for mangrove bird species, such as Mangrove and White-breasted Whistler, 
Mangrove Robin, Red-headed Honeyeater, Yellow White-eye, to name a few. 
Seagrass beds (made up of two species, mainly Halodule pinifolia, but also a 
small percentage of H. ovalis) occur around the mouth of the Norman River i.e. 
near Alligator Point and the Elbow Banks. This is the spot you'll find Dugong 
and, when the water level drops, shorebirds.

Behind the coastal fringe of mangroves you find saline clay plains. 
Periodically inundated with water, these areas are predominately un-vegetated 
except for scattered low shrubs such as Shrubby Samphire (Tecticornia 
halocnemoides), Blue Bush (Chenopodium auricomum) and Kimberley Seablite 
(Suaeda arbusculoides). There are also patchy grassy swards of Marine (or 
Coastal Rat-tail) Couch (Sporobolus virginicus) and Rice Grass (Xerochhloa 
imberbis). It's in these areas that you'll find Golden-headed and Zitting 
Cisticola (the local ssp Normani) and Tawny Grassbird.

The riparian woodlands around Karumba are dominated by broad and narrow leaved 
Melaleuca such as Silver-crowned Paperbark (Melaleuca fluviatilis), Purpurea 
Tea Tree (M. Trichostachya),  Silver Cadjeput (M. argentea), Cadjeput (M. 
leucadendra), and the Broad-leaved Paperbark (M. viridiflora). While other 
species of tree include River Red Gum (Eucalyptus camaldulensis), River She-oak 
(Casuarina cunninghamiana), Pandanus Palm (Pandanus spiralis), Northern Swamp 
Mahogany (Lophostemon grandiflorus). There's a range of Terminalia species such 
as Bendee (Terminalia bursarina), Yellowwood (T. Oblongata), and Durin or Pear 
Tree (T. platyphylla). Frequently the riparian woodlands includes some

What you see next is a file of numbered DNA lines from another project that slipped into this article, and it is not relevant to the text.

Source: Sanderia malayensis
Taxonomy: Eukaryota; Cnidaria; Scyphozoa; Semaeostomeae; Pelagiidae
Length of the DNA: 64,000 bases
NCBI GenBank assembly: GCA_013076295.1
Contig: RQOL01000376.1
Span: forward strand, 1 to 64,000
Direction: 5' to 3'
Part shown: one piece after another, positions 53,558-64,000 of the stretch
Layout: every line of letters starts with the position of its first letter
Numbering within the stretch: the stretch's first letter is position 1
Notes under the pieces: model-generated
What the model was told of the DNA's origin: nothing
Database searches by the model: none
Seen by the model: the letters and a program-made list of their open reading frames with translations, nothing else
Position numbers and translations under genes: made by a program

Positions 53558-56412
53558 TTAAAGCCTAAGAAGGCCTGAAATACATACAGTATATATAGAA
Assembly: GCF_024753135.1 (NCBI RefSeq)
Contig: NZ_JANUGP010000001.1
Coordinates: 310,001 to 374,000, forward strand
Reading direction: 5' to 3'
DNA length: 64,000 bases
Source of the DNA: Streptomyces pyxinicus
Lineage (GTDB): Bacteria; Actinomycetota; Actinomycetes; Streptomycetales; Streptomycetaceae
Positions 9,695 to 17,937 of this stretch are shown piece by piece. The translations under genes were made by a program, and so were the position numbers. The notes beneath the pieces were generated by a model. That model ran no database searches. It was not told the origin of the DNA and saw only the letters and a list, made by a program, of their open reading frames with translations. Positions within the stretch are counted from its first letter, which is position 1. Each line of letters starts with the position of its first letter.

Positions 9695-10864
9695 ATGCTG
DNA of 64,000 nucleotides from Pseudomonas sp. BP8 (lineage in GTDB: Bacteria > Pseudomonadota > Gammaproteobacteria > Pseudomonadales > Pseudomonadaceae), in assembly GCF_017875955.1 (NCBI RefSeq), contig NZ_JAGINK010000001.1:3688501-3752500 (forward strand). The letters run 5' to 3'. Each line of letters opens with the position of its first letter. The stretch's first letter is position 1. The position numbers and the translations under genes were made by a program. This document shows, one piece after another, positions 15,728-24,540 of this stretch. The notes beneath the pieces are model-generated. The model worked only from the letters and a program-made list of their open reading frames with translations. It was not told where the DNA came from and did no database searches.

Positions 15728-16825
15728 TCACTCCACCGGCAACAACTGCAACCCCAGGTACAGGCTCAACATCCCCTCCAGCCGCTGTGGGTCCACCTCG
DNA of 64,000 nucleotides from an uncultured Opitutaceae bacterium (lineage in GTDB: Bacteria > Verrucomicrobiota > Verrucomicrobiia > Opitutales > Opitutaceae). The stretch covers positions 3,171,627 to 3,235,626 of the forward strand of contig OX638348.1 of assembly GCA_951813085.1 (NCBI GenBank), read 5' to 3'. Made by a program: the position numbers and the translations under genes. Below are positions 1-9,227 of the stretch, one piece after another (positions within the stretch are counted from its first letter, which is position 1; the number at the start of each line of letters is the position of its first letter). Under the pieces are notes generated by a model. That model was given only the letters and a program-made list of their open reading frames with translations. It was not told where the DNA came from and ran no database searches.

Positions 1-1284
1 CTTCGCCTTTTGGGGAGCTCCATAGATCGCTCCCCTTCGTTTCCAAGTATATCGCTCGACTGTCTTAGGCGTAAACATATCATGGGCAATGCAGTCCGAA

rainforest elements, where you might find Leichhardt Tree (Nauclea orientalis), 
Cathormium Tree (Cathormium umbellatum), Sweet Sandpaper Fig (Ficus opposita) 
and Cluster Fig Tree (Ficus racemosa). The dry woodlands around Karumba are 
dominated by Red Bloodwood (Corymbia erythrophloia), Gutta-percha (Excoecaria 
parvifolia), Coolabah (Eucalyptus microtheca) and Beef Oak (Grevillea striata).

Karumba's birds
>From a birdwatching perspective, when in Karumba I think there are a few 
>essential thing to do. These are listed below.

The Ferryman and the Norman River
Firstly it is essential to do a boat trip with Ferryman River Cruises. 
Generally the boat leaves at 9:00 am (during the dry) from the boat ramp in the 
centre of town - although make sure you book the night before. From the boat we 
saw Red-headed Honeyeater (they like flowering mangroves), White-breasted and 
Mangrove Golden Whistler, Mangrove Robin, Mangrove Grey and Arafura Fantail, 
Broad-billed and Paperbark Flycatcher, Little Bronze-Cuckoo, and Mangrove 
Gerygone! Now that's a bird list that rivals any of the great birding boat 
trips in Australia!

On the water and on the river banks we saw Black-necked Stork, Brahminy Kite, 
White-bellied Sea-Eagle and waders such as Terek and Common Sandpiper, 
Whimbrel, Eastern Curlew, and Greater and Lesser Sand Plover, Beach 
Stone-curlew and Little Tern! We also travelled out of the mouth of the Norman